Due to the observations that raised questions, a new theory of pain was developed in the early 1960s to account for the clinically recognized importance of the mind and brain in pain perception. It is called the gate control theory of pain, and it was initially developed by Ronald Melzack and Patrick Wall.
Although the theory accounts for phenomena that are primarily mental in nature - that is, pain itself as well as some of the psychological factors influencing it - its scientific beauty is that it provides a physiological basis for the complex phenomenon of pain. It does this by investigating the complex structure of the nervous system, which is comprised of the following two major divisions:
- Central nervous system (the spinal cord and the brain)
- Peripheral nervous system (nerves outside of the brain and spinal cord, including branching nerves in the torso and extremities, as well as nerves in the lumbar spine region)
In the gate control theory, the experience of pain depends on a complex interplay of these two systems as they each process pain signals in their own way. Upon injury, pain messages originate in nerves associated with the damaged tissue and flow along the peripheral nerves to the spinal cord and on up to the brain. So far, this is roughly equivalent to the specificity theory of pain described above.
However, in the gate control theory, before they can reach the brain these pain messages encounter "nerve gates" in the spinal cord that open or close depending upon a number of factors (possibly including instructions coming down from the brain). When the gates are opening, pain messages "get through" more or less easily and pain can be intense. When the gates close, pain messages are prevented from reaching the brain and may not even be experienced.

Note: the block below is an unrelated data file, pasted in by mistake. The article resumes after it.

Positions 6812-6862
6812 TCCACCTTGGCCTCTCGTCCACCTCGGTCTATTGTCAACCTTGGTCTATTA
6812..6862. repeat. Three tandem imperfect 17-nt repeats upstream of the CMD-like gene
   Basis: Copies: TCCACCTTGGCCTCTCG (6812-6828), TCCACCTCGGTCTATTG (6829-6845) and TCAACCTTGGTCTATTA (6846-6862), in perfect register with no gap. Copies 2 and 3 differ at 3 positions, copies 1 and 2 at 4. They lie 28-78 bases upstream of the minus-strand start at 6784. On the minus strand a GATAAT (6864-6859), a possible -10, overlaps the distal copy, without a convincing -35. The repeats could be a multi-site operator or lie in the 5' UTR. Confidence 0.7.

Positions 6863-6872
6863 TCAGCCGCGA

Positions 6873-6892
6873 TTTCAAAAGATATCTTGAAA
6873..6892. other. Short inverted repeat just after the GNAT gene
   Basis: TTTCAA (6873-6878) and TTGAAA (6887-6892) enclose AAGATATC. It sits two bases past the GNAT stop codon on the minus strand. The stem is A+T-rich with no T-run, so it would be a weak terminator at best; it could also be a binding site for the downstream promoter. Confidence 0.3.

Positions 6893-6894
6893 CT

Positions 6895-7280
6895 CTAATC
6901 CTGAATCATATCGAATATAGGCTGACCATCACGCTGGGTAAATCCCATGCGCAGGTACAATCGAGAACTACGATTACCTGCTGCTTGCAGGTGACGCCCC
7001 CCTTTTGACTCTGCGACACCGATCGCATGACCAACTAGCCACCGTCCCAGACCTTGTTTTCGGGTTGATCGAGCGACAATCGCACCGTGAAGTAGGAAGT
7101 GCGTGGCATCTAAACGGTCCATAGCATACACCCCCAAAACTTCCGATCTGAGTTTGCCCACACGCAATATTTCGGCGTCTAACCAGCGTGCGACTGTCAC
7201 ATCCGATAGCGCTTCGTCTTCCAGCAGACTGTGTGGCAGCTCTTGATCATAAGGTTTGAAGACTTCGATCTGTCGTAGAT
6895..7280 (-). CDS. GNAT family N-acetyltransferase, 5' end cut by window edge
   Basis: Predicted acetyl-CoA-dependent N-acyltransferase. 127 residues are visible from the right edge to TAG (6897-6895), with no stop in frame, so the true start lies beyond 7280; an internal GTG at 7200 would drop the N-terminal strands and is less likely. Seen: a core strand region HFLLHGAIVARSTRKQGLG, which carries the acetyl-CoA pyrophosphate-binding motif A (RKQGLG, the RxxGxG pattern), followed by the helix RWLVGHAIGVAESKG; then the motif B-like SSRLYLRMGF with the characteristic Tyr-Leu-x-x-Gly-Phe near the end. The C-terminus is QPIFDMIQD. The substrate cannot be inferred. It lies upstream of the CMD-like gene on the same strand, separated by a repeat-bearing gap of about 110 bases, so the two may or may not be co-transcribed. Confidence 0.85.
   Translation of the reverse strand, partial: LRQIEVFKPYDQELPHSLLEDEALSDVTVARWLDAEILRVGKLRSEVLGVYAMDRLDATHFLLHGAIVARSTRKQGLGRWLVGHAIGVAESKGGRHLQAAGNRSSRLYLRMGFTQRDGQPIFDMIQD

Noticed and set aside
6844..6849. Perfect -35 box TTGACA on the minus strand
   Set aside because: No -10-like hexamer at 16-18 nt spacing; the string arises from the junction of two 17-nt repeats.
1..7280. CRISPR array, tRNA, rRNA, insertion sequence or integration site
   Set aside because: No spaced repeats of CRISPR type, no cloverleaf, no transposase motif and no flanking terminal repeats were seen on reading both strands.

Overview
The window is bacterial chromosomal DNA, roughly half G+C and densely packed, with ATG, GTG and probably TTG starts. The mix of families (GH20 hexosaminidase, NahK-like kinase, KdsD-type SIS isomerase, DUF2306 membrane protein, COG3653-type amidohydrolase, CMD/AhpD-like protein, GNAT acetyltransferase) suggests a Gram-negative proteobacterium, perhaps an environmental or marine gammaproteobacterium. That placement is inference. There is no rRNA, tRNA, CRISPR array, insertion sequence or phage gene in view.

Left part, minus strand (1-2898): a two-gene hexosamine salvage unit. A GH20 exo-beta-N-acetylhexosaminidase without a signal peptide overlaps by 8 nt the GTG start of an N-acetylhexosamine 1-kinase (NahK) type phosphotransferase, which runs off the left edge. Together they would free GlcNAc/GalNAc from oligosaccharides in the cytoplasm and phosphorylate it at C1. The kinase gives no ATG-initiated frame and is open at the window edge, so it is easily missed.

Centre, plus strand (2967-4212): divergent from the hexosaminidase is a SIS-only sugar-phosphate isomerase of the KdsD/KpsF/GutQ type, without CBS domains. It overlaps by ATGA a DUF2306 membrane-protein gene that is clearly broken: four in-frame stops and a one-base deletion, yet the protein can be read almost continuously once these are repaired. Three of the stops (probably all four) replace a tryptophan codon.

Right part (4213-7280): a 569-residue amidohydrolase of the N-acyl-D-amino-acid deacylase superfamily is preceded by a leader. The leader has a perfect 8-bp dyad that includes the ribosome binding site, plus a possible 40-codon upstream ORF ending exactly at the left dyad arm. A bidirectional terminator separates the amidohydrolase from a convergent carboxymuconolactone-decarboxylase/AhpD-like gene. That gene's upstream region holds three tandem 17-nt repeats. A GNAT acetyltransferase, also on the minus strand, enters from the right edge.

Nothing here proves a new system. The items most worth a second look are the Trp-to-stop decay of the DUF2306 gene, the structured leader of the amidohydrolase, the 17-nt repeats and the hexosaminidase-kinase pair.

Although no one yet understands the details of this process or how to control it, the following concepts are presented to help explain why various treatments are effective and how to find solutions to chronic back pain.
In This Article:
The Peripheral Nervous System
Sensory nerves bring information about pain, heat, cold and other sensory phenomena to the spinal cord from various parts of the body. At least two types of nerve fibers are thought to carry the majority of pain messages to the spinal cord:
- A-delta nerve fibers, which carry electrical messages to the spinal cord at approximately 40 mph ("first" or "fast" pain).
- C-fibers, which carry electrical messages at approximately 3 mph to the spinal cord ("slow" or "continuous pain")
A good example of how these respective nerve fibers work is the activation of the A-delta nerve fibers followed by the activation of the slower C-fibers. The activation of other types of nerve fibers can modify or block the sensation of pain.
After hitting one’s elbow or head, rubbing the area seems to provide some relief. This activates other sensory nerve fibers that are even "faster" than A-delta fibers, and these fibers send information about pressure and touch that reach the spinal cord and brain to override some of the pain messages carried by the A-delta and C-fibers.
The action of these other types of nerve fibers helps to explain why treatments such as massage, heat or cold packs, transcutaneous nerve stimulation, or even acupuncture are often effective in treating back pain. The nerve endings in the back are transmitted by special peripheral nerves first to the spinal cord and then up to the brain. These messages can be overridden by other signals in the manner described above.Treatments such as massage, heat, cold, TNS (transcutaneous nerve stimulation), or acupuncture can change a pain message due to some of these differences in nerve fibers.
The same principles apply in back pain. The nerve endings that detect pain are present in many structures in the back including the muscles and ligaments, the disks, the vertebrae, and the facet joints. When one of these parts is irritated, inflamed, or mechanically malfunctioning, the pain message will be transmitted by special peripheral nerves to the spinal cord and up to the brain. These messages can be over-ridden by other signals produced by the treatments listed previously.